Yesterday morning one of my (sweet-wonderful-almost-always-perfect?) children threw an absolute fit because someone else was sitting in “their” chair at the kitchen counter. We’re not talking about a tiny little sadness because the chair was taken, we’re talking some serious frustation. Over a chair. Really?
I lost it. Every ounce of me was furious, and I couldn’t believe that one of the children I was raising would become so upset over something absolutely meaningless. My response? I did what every good momma would do. I pulled up a Youtube video of children starving in other parts of the world and (not-so-kindly….) stated “Look at all we have. How on earth can you complain about a stinkin’ chair?!”
Yup, that old “starving children” plate trick can be taken to entirely new level with our Youtube generation children.
How do we fix this? How do we encourage our children to recognize how incredibly fortunate they are, without taking away all their “oh-so-fortunate” stuff? My husband says I tend to go overboard (you think?) by constantly reminding my kids just how blessed they are, but I think as a child who didn’t grow up with nearly what my own children have, I struggle to not be angry with their complacency. I don’t know how to help them “get it” when they just can’t seem to get it.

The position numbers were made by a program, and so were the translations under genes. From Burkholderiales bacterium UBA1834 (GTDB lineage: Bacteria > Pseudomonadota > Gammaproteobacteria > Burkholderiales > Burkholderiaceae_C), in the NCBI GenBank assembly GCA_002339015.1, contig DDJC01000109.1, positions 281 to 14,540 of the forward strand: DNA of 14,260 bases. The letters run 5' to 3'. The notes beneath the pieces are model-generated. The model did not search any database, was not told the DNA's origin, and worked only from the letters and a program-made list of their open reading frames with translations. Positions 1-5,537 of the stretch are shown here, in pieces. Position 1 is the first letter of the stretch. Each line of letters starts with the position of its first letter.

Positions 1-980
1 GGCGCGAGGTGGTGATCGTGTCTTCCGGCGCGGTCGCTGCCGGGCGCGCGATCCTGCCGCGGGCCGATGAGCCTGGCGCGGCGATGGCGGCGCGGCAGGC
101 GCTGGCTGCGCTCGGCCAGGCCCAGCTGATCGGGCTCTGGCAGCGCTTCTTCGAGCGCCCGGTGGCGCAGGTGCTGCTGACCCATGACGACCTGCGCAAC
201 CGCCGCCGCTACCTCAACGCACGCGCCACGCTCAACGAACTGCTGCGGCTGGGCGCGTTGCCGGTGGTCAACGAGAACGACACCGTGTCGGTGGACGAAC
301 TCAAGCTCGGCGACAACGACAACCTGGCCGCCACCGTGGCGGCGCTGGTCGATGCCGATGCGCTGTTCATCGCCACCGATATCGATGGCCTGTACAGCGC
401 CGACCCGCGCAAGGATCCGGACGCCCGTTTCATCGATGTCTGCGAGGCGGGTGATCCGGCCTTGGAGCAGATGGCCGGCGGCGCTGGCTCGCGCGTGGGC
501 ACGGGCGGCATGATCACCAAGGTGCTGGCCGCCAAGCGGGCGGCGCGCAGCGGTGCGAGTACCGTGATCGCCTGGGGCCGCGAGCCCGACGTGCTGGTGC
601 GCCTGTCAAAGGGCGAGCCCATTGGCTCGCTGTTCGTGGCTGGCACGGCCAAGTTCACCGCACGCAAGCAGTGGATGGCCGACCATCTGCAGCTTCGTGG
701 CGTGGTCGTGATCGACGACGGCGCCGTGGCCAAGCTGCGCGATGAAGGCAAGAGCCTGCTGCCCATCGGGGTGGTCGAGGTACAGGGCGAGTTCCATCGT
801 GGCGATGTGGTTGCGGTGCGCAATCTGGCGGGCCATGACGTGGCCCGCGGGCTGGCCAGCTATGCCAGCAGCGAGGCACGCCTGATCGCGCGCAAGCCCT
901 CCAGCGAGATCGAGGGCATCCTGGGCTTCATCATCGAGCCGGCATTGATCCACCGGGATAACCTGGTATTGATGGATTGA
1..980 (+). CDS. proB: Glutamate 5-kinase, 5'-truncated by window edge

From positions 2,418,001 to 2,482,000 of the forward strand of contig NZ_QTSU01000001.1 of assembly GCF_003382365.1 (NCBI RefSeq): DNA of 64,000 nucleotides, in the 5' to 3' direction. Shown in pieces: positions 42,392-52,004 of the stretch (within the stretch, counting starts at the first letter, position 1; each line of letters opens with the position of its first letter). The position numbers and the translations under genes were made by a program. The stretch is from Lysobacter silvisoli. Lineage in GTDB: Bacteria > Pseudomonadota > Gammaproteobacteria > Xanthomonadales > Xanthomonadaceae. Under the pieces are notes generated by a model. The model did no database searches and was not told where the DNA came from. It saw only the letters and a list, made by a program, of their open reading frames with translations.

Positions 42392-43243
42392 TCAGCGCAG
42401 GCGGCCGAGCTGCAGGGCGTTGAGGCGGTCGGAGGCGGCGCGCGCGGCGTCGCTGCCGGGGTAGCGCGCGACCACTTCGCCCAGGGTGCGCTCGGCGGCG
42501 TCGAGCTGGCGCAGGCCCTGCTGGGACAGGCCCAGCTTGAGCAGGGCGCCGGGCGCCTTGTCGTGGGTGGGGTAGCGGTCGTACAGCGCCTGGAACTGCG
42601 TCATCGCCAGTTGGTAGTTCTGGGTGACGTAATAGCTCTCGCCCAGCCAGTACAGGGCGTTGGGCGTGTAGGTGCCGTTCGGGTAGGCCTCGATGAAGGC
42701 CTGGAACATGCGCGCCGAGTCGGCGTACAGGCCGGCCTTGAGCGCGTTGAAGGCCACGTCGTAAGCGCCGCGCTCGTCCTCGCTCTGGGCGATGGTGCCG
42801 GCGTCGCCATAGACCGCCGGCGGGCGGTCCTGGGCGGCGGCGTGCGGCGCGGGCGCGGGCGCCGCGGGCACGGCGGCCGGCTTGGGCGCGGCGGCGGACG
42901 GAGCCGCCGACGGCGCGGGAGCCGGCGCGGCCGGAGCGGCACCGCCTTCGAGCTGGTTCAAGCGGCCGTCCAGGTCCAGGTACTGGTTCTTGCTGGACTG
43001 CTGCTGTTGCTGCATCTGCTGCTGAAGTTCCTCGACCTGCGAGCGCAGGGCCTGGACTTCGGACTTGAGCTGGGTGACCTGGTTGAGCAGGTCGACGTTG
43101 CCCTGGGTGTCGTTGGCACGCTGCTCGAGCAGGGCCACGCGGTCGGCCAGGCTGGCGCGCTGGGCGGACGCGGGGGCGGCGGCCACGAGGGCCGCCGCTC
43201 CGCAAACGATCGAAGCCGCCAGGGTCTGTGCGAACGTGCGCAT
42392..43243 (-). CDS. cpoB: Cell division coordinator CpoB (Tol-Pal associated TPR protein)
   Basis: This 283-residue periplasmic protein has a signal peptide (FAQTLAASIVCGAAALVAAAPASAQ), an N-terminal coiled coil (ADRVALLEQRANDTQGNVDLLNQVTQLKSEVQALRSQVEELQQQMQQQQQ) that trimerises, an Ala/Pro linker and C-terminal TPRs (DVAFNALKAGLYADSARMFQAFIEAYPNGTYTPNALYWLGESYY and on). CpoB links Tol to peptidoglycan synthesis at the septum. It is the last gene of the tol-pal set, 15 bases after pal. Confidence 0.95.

I’d love to hear your thoughts, suggestions, or even just a note sharing that I’m not the only one struggling with this one. I hope that by showing them there are those in need all over the world maybe we can spark a desire to help others somewhere deep down that will grow as they become older. If you’ve been able to help your child understand this please share what’s helped in your family, and if you have older children who’ve survived, I’d love to hear how you worked things out. (I don’t want to speed through life any more quickly, but I would love to know that we’re going to make it!)
Other posts you may want to check out:
- Reigning In The Christmas Spending Spree
- Do Our Children Need It All?
- Blessed: And Didn’t Even Know It
- Praying With Your Children